Exactly five weeks since we stepped foot back unto American soil, I am once again revisiting our two-week adventure in France known as the Piette program. While some specifics of the trip have become a bit fuzzy I definitely have not forgotten the camaraderie that our little group managed to achieve by the end of the trip. Our closeness was especially evident during the last four days of our trip when we stayed in gîtes in the Ariège. We knew our stay in the gîtes would be special immediately upon arrival when we saw Frédéric Moncassin, the former professional cyclist who owned the gîtes, wielding a chainsaw to remove branches that prevented our (giant, flaming red) bus from entering his drive. He remained such a kind host throughout our four-day sojourn. In the girl’s gîte, five of us stayed in one huge room where the beds were lined up like in a sorority house. Although we loved the set-up, most of the fun happened in the boy’s gîte where we ate breakfast and dinner and sat around the couch laughing for hours.
The whole reason we were in the Ariège, right on the foot of the Pyrénées, was to be members of Sébastien Lacombe and Kathleen Sterling’s team at Peyre Blanque, an open-air archaeological site. Prior to our arrival, their team had already uncovered the top of a set of rocks in a unique structure. Our two full days at the site were spent gently pushing aside dirt to find small clues as to what lay beneath. While that might sound boring it felt so good to be working together as a team, moving towards a goal that could expose more about the pre-historic people we had learned about in museums. [Also working at the site was wonder-woman Meg Conkey. She was ah-mazingggg.]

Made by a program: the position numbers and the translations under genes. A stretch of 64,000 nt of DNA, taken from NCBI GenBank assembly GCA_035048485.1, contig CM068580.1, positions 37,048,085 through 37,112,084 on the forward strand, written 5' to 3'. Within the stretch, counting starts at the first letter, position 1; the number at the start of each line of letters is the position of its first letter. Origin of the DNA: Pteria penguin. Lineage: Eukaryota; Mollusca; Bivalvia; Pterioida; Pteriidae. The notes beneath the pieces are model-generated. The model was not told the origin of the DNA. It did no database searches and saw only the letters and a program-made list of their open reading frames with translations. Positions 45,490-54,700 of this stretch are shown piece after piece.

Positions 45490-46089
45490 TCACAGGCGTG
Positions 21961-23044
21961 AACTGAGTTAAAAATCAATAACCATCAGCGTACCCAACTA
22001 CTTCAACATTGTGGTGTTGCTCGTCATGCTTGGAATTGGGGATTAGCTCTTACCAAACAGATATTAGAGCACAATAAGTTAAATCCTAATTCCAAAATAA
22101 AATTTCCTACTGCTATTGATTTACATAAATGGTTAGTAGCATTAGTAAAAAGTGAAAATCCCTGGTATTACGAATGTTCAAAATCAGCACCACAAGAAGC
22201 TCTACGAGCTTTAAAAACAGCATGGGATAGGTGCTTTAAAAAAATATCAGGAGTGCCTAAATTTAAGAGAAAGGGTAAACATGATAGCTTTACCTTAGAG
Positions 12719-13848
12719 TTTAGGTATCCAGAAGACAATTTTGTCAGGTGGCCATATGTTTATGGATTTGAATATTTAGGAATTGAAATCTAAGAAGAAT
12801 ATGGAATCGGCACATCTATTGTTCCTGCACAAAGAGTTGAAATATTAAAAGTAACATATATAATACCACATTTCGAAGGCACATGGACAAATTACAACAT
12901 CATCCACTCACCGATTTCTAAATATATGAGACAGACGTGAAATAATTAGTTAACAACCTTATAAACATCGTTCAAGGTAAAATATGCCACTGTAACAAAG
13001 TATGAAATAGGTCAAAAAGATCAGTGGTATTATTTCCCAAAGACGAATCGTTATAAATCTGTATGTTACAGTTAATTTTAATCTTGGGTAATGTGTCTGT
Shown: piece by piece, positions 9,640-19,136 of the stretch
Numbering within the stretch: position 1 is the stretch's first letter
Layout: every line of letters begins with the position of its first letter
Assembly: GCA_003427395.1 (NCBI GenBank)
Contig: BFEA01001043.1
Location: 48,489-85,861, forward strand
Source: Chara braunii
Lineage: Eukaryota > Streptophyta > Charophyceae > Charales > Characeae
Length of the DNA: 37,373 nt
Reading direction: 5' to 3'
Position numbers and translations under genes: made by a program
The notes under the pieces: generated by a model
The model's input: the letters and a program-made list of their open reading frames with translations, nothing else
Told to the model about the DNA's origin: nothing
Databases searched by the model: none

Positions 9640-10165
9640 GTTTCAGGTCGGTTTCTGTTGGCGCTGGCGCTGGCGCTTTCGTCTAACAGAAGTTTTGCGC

A small disclaimer to anyone who ever plans on doing any archeological digging: You will be sore the next day. Lying, bending, and crouching for hour on end works a lot of muscles. I learned this on the last day of our trip when I woke up sore legs and arms. The pain was assuaged slightly though because on our second day at the site Ashley, Sam, and I started playing games and telling a story… about dinosaurs and dragons. While our (slightly crazy) story was not appreciated by those who preferred the quiet while digging, this was just an example of the friendships made on the trip.